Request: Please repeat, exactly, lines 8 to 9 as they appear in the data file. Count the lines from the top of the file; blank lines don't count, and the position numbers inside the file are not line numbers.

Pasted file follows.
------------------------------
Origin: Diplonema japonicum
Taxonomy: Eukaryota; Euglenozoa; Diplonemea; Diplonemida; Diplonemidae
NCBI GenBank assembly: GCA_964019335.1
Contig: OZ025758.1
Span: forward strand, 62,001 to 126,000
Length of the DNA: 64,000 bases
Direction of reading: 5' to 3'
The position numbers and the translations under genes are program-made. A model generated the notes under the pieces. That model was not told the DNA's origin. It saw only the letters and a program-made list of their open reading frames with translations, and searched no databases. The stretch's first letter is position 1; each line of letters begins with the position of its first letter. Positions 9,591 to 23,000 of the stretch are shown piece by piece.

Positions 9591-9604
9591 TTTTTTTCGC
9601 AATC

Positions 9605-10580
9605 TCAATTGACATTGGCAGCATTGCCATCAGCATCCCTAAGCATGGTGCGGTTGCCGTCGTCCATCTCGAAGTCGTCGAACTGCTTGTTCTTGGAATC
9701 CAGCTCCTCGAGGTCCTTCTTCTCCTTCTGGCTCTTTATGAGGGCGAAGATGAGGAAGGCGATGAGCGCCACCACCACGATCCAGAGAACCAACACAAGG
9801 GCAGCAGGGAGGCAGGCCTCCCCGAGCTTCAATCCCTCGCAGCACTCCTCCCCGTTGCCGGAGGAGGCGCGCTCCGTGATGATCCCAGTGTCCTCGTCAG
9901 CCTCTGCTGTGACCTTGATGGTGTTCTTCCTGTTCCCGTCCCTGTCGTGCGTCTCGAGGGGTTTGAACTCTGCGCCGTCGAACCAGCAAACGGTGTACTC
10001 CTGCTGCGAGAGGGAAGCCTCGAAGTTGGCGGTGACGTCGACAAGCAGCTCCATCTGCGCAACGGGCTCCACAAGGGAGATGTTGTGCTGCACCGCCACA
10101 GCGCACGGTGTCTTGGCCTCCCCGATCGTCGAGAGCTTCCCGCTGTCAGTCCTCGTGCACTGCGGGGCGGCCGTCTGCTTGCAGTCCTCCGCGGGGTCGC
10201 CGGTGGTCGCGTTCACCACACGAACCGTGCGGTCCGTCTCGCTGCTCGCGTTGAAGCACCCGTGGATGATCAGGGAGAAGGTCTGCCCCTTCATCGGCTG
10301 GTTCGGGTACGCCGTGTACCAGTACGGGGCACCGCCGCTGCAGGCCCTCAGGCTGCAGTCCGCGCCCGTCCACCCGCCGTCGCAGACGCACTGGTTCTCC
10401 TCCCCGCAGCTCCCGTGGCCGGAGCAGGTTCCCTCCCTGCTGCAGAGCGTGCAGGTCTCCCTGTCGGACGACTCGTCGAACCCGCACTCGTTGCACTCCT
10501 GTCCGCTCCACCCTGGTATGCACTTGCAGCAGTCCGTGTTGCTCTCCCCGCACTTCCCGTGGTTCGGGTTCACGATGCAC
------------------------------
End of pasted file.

The position numbers and the translations under genes are program-made. A model generated the notes under the pieces. That model was not told the DNA's origin. It saw only the letters and a program-made list of their open reading frames with translations, and searched no databases. The stretch's first letter is position 1; each line of letters begins with the position of its first letter. Positions 9,591 to 23,000 of the stretch are shown piece by piece.

Positions 9591-9604